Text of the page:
September 2019
Volume 19, Issue 10
Open Access
Vision Sciences Society Annual Meeting Abstract  |   September 2019
Opposing effects of stimulus-driven and memory-driven attention in visual search
Author Affiliations & Notes
  • Koeun Jung
    Department of psychology, Chungnam University
  • Suk Won Han
    Department of psychology, Chungnam University
  • Yoonki Min
    Department of psychology, Chungnam University
Journal of Vision September 2019, Vol.19, 235. doi:https://doi.org/10.1167/19.10.235
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      Koeun Jung, Suk Won Han, Yoonki Min; Opposing effects of stimulus-driven and memory-driven attention in visual search. Journal of Vision 2019;19(10):235. doi: https://doi.org/10.1167/19.10.235.

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      © ARVO (1962-2015); The Authors (2016-present)

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Abstract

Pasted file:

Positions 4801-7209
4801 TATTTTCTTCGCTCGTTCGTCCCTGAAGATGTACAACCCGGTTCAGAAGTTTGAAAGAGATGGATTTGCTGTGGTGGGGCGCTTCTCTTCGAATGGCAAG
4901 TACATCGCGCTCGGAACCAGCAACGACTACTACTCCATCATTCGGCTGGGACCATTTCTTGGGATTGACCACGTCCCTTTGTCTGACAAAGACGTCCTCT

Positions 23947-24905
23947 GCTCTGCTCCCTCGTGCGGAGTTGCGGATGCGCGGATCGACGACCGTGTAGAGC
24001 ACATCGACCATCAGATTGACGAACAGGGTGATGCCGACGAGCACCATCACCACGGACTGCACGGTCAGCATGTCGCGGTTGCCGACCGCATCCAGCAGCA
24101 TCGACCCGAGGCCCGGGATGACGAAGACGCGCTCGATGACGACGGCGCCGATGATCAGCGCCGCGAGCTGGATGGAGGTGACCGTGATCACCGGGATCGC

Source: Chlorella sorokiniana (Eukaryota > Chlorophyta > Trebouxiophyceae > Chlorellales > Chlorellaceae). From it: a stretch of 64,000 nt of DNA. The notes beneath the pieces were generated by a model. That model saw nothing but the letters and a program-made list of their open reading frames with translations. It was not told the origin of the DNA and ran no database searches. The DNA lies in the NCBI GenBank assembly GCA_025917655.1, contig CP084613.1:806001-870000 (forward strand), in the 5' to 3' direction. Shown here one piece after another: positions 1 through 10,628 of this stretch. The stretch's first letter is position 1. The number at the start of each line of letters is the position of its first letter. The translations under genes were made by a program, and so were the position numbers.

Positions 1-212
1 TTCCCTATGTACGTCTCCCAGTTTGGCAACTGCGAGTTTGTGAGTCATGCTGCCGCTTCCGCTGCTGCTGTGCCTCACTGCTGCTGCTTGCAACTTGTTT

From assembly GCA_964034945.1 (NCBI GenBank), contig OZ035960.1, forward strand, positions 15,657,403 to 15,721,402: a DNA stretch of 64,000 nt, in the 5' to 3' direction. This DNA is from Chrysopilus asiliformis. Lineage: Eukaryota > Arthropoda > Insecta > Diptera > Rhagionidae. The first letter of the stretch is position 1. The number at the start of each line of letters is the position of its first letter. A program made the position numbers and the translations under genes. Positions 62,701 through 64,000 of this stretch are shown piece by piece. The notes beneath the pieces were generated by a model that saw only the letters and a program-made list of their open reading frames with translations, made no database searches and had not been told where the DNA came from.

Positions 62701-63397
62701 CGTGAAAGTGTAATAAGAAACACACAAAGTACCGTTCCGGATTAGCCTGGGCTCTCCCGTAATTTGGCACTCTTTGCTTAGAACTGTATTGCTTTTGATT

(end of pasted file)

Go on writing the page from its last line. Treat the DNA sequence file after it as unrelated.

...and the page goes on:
A recent study (Jung, Han, & Min, in press) reported that the extent to which attentional control is strained is a critical factor for observing stimulus-driven attentional capture in visual search. Expanding this study, we tested whether memory-driven attentional capture is also dependent on cognitive mechanism underlying visual search tasks. In our experiment, a group of participants performed a dual task, consisting of a working memory and a visual search task (memory-driven attention group), whereas the other performed only a visual search task (stimulus-driven attention group). Each group was further divided into two groups depending on the search task performed. For visual search tasks, we utilized two different search tasks; Landolt-C and orientation feature search tasks. For the former, participants searched for an outlined square with a top- or bottom-gap among left- or right-gap squares. For the latter, participants looked for a right- or left-tilted line among vertical lines. In a half of the total trials, a memory-matching/salient singleton distractor was present. In the remaining trials, no such a memory-matching/singleton distractor was present. As results, attentional capture by the singleton distractor was found under feature search task, p< .01. On the contrary, the task-irrelevant distractor did not capture when participants performed the Landolt-C search, p> .45. The memory-driven group showed a different pattern. A task-irrelevant, memory matching distractor captured attention when participants performed Landolt-C search task, p< .001. However, no memory-driven attentional capture was found under the feature search, p > .72. Our results demonstrate that the nature underlying visual search tasks is an important factor for observing both stimulus-driven and memory-driven attention. However, the specific patterns of the capture were opposite. These findings point to the role of interplay between the extent to which attentional control is strained and working memory in attentional capture.

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